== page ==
Supremely tender and fluffy Garlic Cheddar Swirled Brioche Rolls made the 10 minute, no knead way!
It seems I have a moment with every experimental recipe when I’m positive things won’t work out. For this bread, it happened almost immediately.
This brioche recipe comes from the totally genius Artisan Bread in 5 Minutes a Day website. If you haven’t heard of ABin5 (because honestly, who has the time to write that out?), it’s a specific way of making bread which requires only 5-10 minutes of prep time and a long rest to get flavorful, fluffy bread every time. There’s no kneading and no proofing the yeast. You literally just throw everything into the pot, stir, then let the dough rest in your refrigerator for up to 5 days.
I’ve had great success with the basic no knead bread recipe, but I was craving something a little more special for our Easter dinner this year. And nothing says special like brioche. Brioche is a rich, fluffy bread made with an amount of butter and eggs you’d be better off forgetting as soon as you taste it. In other words, it’s splendid for the holidays.
Other than whisking up your eggs and melting the butter, this recipe is really no harder than the original ABin5. You simply stir together the yeast, water, salt, eggs, and butter then slowly stir in the flour until a dough forms.
It was as I stirred in the flour that I had my moment o’ panic. This dough could only be described as strange.
Exhibit A (#ewww):
Lumpy, wet, and clumpy, I took one look at it and immediately decided it was never going to turn out. But I couldn’t bring myself to throw away 8 eggs and 3 sticks of butter (yep, you read that right!) so I stuck the batter in the fridge anyway and waited.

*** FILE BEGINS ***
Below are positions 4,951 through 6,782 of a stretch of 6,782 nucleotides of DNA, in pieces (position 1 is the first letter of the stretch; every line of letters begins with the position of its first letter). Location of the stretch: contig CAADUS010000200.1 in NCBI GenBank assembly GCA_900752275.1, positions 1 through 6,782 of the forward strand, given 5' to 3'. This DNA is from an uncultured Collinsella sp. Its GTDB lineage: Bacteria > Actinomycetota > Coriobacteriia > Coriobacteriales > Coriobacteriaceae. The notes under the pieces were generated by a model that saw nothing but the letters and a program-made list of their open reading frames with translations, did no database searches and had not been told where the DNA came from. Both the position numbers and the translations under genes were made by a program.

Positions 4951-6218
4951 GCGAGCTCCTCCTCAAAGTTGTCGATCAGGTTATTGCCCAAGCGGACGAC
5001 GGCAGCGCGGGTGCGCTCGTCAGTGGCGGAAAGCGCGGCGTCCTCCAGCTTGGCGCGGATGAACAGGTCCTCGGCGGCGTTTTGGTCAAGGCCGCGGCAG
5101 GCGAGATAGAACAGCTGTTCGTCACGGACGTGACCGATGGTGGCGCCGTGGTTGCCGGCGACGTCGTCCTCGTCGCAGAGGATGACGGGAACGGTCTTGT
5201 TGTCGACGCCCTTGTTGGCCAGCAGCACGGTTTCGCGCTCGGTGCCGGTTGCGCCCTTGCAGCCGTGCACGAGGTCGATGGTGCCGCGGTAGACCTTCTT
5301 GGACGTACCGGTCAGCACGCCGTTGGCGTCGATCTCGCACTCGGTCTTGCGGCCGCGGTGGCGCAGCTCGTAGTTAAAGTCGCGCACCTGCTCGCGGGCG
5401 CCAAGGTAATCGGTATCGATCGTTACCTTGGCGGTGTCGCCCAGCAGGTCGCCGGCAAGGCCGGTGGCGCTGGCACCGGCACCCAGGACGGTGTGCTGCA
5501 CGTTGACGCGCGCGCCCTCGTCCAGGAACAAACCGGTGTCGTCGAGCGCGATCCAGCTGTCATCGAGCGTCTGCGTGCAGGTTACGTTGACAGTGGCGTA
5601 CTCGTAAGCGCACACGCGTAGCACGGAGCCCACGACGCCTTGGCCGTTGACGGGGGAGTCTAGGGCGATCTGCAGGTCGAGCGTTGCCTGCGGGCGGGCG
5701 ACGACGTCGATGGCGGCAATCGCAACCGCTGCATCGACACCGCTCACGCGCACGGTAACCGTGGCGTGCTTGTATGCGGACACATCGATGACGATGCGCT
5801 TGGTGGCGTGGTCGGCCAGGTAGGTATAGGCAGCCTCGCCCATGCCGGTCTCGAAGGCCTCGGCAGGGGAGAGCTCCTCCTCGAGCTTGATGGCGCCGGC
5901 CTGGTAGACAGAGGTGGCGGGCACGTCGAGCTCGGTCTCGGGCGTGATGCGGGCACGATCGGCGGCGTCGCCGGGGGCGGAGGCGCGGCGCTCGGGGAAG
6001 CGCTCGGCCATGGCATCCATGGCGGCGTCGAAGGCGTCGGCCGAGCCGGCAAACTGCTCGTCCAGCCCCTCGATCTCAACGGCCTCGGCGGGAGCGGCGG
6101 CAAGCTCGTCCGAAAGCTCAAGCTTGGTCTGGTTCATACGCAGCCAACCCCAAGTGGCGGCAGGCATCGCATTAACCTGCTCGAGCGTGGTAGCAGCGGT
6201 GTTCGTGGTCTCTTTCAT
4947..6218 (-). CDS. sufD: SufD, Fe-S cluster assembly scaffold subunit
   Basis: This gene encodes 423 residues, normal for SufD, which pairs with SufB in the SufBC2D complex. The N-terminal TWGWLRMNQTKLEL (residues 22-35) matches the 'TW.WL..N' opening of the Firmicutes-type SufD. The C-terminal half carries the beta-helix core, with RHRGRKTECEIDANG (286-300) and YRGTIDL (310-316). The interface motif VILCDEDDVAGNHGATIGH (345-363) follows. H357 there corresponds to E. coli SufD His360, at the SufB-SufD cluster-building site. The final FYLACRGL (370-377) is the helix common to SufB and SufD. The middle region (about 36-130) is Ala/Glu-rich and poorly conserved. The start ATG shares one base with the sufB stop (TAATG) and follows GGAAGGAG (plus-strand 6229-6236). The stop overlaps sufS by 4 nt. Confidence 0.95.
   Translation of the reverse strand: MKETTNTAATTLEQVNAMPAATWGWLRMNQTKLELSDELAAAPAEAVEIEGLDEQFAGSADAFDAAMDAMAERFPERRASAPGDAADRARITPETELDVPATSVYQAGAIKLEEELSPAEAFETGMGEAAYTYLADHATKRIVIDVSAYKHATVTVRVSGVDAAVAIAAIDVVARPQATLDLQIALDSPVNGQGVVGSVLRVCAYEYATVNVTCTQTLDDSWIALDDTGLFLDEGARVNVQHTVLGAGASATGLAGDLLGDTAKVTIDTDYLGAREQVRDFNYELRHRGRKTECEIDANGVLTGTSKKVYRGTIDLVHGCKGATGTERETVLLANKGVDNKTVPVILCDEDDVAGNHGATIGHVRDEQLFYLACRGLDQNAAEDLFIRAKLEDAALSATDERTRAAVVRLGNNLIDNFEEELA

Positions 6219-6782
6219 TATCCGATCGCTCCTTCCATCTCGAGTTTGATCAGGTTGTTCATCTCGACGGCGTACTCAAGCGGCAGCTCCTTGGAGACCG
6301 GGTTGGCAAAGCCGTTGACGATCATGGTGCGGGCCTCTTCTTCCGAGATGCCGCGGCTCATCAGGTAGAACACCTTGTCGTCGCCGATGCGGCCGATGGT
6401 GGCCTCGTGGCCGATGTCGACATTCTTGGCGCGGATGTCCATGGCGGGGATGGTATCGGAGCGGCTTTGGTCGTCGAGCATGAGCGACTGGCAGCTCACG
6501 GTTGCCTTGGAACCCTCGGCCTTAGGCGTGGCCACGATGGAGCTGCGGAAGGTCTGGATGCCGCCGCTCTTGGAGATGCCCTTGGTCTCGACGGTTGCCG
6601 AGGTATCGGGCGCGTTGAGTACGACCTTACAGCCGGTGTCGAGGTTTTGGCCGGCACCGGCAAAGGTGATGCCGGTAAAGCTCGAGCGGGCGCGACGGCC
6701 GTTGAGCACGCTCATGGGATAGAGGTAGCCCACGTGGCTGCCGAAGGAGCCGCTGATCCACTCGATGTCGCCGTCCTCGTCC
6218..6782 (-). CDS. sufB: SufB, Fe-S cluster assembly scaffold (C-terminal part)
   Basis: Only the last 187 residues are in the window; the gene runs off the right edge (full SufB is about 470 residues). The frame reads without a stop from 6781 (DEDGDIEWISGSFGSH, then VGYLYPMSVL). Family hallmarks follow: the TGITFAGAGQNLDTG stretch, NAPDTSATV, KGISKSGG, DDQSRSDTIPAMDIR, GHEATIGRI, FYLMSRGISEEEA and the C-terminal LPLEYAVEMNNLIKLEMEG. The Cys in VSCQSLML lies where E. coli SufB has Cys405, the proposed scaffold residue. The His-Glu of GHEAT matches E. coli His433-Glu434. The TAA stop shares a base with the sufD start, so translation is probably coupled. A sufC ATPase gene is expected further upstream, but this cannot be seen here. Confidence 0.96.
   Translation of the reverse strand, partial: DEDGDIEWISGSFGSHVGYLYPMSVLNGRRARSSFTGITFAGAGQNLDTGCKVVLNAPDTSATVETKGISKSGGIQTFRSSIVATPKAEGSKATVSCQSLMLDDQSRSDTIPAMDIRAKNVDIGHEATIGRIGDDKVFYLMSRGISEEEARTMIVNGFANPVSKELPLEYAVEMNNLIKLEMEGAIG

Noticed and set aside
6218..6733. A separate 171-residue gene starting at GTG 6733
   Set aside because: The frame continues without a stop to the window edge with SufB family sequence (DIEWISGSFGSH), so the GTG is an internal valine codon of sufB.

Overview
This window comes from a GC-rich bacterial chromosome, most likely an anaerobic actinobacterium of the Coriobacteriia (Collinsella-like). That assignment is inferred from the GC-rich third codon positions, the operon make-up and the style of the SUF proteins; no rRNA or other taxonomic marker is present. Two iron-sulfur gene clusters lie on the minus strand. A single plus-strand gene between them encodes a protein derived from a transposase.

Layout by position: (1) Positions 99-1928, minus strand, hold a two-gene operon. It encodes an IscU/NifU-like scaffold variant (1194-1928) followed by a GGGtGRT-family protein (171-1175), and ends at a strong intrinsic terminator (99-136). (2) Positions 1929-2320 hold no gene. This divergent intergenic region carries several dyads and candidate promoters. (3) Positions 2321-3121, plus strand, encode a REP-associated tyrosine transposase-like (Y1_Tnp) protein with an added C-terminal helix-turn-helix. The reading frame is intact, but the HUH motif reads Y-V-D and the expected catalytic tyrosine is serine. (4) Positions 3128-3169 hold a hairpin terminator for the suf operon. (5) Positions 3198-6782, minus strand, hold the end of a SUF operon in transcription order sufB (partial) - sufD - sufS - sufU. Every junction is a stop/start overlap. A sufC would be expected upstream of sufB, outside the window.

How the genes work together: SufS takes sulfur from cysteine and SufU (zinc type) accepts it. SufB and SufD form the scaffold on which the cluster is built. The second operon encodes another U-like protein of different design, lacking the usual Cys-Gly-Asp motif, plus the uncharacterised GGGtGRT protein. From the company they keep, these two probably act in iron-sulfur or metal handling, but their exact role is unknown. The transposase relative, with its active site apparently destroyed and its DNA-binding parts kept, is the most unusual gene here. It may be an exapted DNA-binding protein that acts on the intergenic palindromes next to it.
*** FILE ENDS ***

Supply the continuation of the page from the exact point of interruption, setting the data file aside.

Whaddaya know, the darn thing rose.
Exhibit B (whaaaaat???):
It was still all kinds of strange, but I decided to roll it out and cover it in cheese and garlic anyway. Cheese and garlic can cover a multitude of sins. That’s what I always say.
Exhibit C (A rectanglish shape. This is me being the opposite of precise):
The dough got rolled up cinnamon roll style, cut into pieces and laid in a muffin tin. I put it in the oven, held my breath, and waited once again.
After 10 minutes, the kitchen filled with the smell of yeast and garlic. Maaaaaaybe this was actually going to work.
After 20 minutes the bread was pillowy and golden, with a lovely swirl of cheddar. Still disbelieving, I had to eat one straight out of the oven. The dough flaked apart in glorious swirls, revealing the cheesy centers. It was tender and light, better than I ever imagined.
I’ve talked before about my belief that bread baking is an exercise in faith. It’s still a mystery to me that such simple ingredients–flour, salt, yeast–can create something so deeply satisfying. The risen loaf is an everyday reminder that grace is still active, still moving in the mundane workings of my life. It tells a tale of hope, even when we’re waiting. Even when we doubt. Even when we can’t see how the lumpy, bumpy mess of our lives could possibly be redeemed.
Easter is a beautiful time to reflect on Jesus’ death and the miracle of resurrection, but I fear our reflection often begins and ends on a single day, when really, resurrection is happening all around us. Jesus is present, living among us, breathing life, restoring souls, bringing rest to the weary and justice to the oppressed. Even when things look like a hot mess, He is here. As Tony Campolo famously said, “It’s Friday, but Sunday’s coming.” Resurrection is just around the corner.
It may sound silly, but sometimes I need a simple yeasted bread to remind me Jesus is still in the business of taking this scraggly, jagged, broken world and making something beautiful.
Let’s grab the butter and eat to that.
For the brioche:
- 1 ½ cups lukewarm water
- 1 tablespoon granulated yeast
- 1 tablespoon kosher salt
- 8 large eggs, lightly beaten
- ½ cup honey
- 1 ½ cups (3 sticks) unsalted butter, melted and cooled until warm, not hot
- 7 ½ cups unbleached all-purpose flour, plus more for dusting
For the filling:
- 8 ounces shredded cheddar cheese
- 3 cloves garlic, minced
- 1 teaspoon garlic powder
This recipe only uses 1/3 of the dough so you can use the rest to make brioche burger buns or a regular loaf of bread (it makes great french toast!)
Recipe adapted from Artisan Bread in 5